Analyzing the artistic patronage of famous and lesser known women of Renaissance Mantua, and introducing new patronage paradigms that existed among those women, this study sheds new light the social, cultural and religious impact of the cult of female mystics of that city in the late fifteenth and early sixteenth century. Author Sally Hickson combines primary archival research, contextual analysis of the climate of female mysticism, and a re-examination of a number of visual objects (particularly altarpieces devoted to local beatae, saints and female founders of religious orders) to delineate ties between women both outside and inside the convent walls. The study contests the accepted perception of Isabella d'Este as a purely secular patron, exposing her role as a religious patron as well. Hickson introduces the figure of Margherita Cantelma and documents concerning the building and decoration of her monastery on the part of Isabella d'Este; and draws attention to the cultural and political activities of nuns of the Gonzaga family, particularly Isabella's daughter Livia Gonzaga who became a powerful agent in Mantuan civic life. Women, Art and Architectural Patronage in Renaissance Mantua provides insight into a complex and fluid world of sacred patronage, devotional practices and religious roles of secular women as well as nuns in Renaissance Mantua.
Table of Contents
Contents: Introduction: saints and the city; Popular devotion: Isabella d'Este, the Beata Osanna Andreasi and depictions of female sanctity in Mantua; Friendship and devotion: Margherita Cantelma and Isabella d'Este; Partners in piety: Margherita Cantelma, Isabella d'Este and the monastery of Santa Maria della Presentatzione in Tempio in Mantua; Daughters of devotion: Suor Ippolita Gonzaga and Suor Paola Gonzaga in Mantua; Gonzaga family piety and sisterly affection: Margherita Paleologa, first Duchess of Mantua; Appendices; Bibliography; Index.
Sally Hickson is Associate Professor of Art History at the University of Guelph (Canada), where she teaches Italian Renaissance and Baroque art and architecture.
'Hickson widens the scope of Isabella d'Este's art patronage and explores its relationship to other court women's commissioning of art by calling attention to the marchesa's virtually overlooked spirituality and monastic projects and demonstrating their effect on her daughters and daughter-in-law... The interaction between the lay and religious Gonzaga women that the author proposes offers important insights into women's artistic practices and the female networks that linked them during the first half of the sixteenth century. All in all, the book provides solid evidence that Isabella's artistic endeavors were richer and more influential than assumed in the existing scholarship.' Jeryldene Wood, University of Illinois, Urbana-Champaign, USA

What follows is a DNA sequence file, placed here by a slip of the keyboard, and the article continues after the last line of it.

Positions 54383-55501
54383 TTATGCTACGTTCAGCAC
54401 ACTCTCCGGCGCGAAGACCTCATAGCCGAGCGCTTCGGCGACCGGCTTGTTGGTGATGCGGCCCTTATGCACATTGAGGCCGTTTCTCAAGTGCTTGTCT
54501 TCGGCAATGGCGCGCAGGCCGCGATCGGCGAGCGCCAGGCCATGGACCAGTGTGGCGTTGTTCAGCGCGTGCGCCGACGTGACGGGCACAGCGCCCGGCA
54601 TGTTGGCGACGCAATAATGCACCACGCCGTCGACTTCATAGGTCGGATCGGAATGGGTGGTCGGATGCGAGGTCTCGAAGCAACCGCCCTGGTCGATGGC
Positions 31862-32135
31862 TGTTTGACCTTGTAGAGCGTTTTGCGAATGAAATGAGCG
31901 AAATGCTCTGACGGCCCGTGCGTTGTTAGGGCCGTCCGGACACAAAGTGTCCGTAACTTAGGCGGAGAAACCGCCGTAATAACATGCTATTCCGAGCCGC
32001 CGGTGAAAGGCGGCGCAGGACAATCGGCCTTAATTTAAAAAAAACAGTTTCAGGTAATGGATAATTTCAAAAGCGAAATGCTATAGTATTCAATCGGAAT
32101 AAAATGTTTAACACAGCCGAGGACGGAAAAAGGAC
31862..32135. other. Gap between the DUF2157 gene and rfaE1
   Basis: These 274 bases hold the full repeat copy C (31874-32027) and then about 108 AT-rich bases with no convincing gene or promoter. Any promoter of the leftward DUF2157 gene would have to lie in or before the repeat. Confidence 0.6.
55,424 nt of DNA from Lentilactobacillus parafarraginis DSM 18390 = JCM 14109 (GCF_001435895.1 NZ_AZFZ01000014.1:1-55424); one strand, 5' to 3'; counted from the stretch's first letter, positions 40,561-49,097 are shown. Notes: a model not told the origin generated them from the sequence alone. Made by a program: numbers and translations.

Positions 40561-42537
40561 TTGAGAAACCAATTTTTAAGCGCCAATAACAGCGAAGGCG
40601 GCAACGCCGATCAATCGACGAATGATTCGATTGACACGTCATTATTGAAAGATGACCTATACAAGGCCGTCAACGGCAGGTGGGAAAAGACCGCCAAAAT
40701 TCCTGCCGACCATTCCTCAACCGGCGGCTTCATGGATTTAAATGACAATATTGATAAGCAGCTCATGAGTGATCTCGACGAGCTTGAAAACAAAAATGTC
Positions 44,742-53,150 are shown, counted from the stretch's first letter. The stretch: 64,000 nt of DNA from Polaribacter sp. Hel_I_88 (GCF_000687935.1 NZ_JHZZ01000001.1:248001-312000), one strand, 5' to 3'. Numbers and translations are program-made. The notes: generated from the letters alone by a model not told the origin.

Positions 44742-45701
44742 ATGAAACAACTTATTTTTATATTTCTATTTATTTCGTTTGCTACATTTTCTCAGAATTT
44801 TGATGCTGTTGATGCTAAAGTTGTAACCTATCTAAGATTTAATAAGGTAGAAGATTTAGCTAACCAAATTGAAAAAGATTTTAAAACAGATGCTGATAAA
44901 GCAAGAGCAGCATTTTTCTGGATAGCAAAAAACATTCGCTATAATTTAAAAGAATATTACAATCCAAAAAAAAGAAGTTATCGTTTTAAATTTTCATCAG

'Sally Hickson’s monograph takes as a point of departure Isabella d’Este in her widowhood, by 1518 a patron of devout imagery. The book defines networks between her female relatives and friends to present a complex and sympathetic study of the intertwined patronage of Mantuan women in mourning over several generations.' Renaissance Quarterly
'As a whole, the volume’s five chapters present a refreshingly original picture of how partnerships between Mantua’s secular women and nuns defined spiritual values while contributing to the city’s built and visual environment during the early years of the Catholic Reformation.' CAA Reviews
'... this book offers scholars a much-needed look at Isabella d’Este’s religious patronage and provides an important introduction to several women whose activities nuance our understanding of early modern spirituality. Hickson’s initial foray into the complex networks of female piety that coalesced within the ruling family of sixteenth-century Mantua should prompt others to explore the topic further.' American Historical Review
'... a welcome break away from traditionally secular models of Gonzaga court patronage by focusing on Isabella d'Este's under-explored activities as a patron of religious projects. In doing so, the well-known Isabella becomes a vehicle for studying a network of previously hidden secular women and nuns, who emerge for the first time as a defining feature of Mantua's spiritual and built landscape during the earliest period of the Catholic Reformation.' European History Quarterly
'Hickson's archival work is to be applauded, and she successfully examines several fascinating examples of religious art patronage. These case studies offer further important examples of ties forged between convents and the outside world, and of the cultural as well as religious significance of the 'living saints' of Renaissance Italy.' Ecclesiastical History